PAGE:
When it comes to sporting cars, what's more important than anything is attention to detail: the work a carmaker puts in to make a car feel so much more special than other run-of-the-mill machines.
Proper attention to detail you usually only find in high-priced performance cars. They're the ones that get the benefit of the right powertrain, chassis and (yes, this is important too) styling changes to really stand out from the crowd.
Oh, high-performance cars and the $27,500 Suzuki Swift Sport. No, really. While most of its supermini rivals are content to don a set of stripes and some nice alloys in order to try and sell you a sporty image, the flagship Swift is the real thing.
It's not fast in outright terms: 0-100km/h in 8.7 seconds. But it's quite a bit faster than the standard Swift because the engine has grown 200cc in capacity and now produces 100kW/160Nm (up from 70kW/130Nm).
It's not just the extra go, it's the hard-edged attitude you get in the last 2000rpm before the revcounter reaches its redline. This engine loves to spin fast and feels strong right through to the end. Nice six-speed manual gearbox, too. You might only be doing 80km/h, but you'll be having a ball.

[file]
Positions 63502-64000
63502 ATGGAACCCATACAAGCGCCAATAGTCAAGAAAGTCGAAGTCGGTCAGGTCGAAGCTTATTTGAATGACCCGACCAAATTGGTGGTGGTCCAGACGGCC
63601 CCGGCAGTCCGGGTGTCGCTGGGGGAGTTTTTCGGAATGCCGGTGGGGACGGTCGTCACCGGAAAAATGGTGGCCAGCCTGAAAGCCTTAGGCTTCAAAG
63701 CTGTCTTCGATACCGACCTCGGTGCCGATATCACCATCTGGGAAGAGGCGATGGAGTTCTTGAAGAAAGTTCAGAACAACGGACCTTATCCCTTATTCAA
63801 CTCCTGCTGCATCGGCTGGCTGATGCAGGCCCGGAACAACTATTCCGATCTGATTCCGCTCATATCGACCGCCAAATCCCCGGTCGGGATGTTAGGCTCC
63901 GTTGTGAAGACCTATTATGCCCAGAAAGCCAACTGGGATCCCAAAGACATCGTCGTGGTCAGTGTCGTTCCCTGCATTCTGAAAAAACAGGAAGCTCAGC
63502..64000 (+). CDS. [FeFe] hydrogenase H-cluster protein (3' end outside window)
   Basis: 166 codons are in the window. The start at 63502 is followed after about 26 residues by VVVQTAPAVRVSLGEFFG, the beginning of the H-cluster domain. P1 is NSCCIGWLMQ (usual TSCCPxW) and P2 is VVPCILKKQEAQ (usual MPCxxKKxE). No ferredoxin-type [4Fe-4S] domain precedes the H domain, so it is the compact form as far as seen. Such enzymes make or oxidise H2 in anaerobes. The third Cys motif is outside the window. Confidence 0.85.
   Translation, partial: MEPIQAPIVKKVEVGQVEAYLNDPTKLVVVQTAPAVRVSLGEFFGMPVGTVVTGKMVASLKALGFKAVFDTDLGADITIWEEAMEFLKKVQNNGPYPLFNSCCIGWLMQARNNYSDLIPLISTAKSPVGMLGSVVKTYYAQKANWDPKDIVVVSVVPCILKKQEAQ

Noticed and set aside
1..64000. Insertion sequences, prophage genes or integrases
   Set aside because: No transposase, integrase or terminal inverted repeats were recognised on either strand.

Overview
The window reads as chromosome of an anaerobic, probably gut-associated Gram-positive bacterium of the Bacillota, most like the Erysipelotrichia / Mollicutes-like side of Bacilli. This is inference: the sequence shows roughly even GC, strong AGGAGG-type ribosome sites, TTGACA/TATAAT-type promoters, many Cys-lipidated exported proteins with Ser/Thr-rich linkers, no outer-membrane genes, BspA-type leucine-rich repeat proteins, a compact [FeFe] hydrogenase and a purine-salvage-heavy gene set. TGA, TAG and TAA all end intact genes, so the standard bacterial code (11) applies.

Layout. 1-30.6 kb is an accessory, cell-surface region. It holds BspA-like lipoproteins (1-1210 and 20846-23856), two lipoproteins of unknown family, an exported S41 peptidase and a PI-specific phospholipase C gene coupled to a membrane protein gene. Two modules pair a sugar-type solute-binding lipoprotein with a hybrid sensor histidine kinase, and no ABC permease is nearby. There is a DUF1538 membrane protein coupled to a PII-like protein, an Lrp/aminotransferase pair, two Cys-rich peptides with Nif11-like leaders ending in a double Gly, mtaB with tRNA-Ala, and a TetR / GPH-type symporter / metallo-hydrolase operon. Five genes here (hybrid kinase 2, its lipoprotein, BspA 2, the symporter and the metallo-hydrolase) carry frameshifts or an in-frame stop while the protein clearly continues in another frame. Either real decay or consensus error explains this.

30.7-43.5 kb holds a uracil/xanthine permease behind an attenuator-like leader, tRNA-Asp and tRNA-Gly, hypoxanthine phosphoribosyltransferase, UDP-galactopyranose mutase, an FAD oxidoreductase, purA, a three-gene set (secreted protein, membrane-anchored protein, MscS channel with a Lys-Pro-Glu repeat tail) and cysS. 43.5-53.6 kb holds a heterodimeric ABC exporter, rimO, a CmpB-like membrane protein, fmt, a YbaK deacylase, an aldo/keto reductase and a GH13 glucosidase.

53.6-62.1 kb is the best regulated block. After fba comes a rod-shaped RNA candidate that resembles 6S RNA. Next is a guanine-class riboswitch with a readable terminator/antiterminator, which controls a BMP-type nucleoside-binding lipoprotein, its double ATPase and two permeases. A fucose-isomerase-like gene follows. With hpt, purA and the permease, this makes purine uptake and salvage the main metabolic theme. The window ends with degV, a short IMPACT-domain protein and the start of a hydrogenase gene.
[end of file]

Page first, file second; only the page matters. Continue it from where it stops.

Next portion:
The Swift Sport doesn't handle like a supercar. But it's a whole lot sharper than the standard car (which is pretty composed itself for a supermini) because it's been intelligently upgraded: Monroe shock absorbers, stiffer springs and larger (but still sensibly sized) 17-inch rims.
The new chassis package preserves an impressively compliant ride but also endows the little Swift with a cheeky handling character. It turns-in eagerly, grips enthusiastically and can even be steered on the throttle a little, like a grown-up hot-hatch: the Swift's wheelbase is short, but it's safe to play because the car telegraphs changes in attitude so accurately. Some cars that cost three times as much are only half the fun.
And while it's only a Swift, it does look special. The Sport wears a unique body kit, those intricate alloys and the rear bumper houses twin exhaust pipes. The interior features detail differences in trim, including embroidered logos on the seatbacks.
Probably all more cute than cool to be honest, but there's not a lot you can do to make a Swift look aggressive. But it's easy to pick from the cooking Swift, which is the point.
Besides, this is car that doesn't need to try too hard visually to convince you that it's sporty. That's what lesser superminis that are trying to hide deficiencies in other areas do.
The Swift Sport is good, honest fun. For the enthusiast, one of the best small-car buys on the market, with name that need not fear the Fair Trading Act.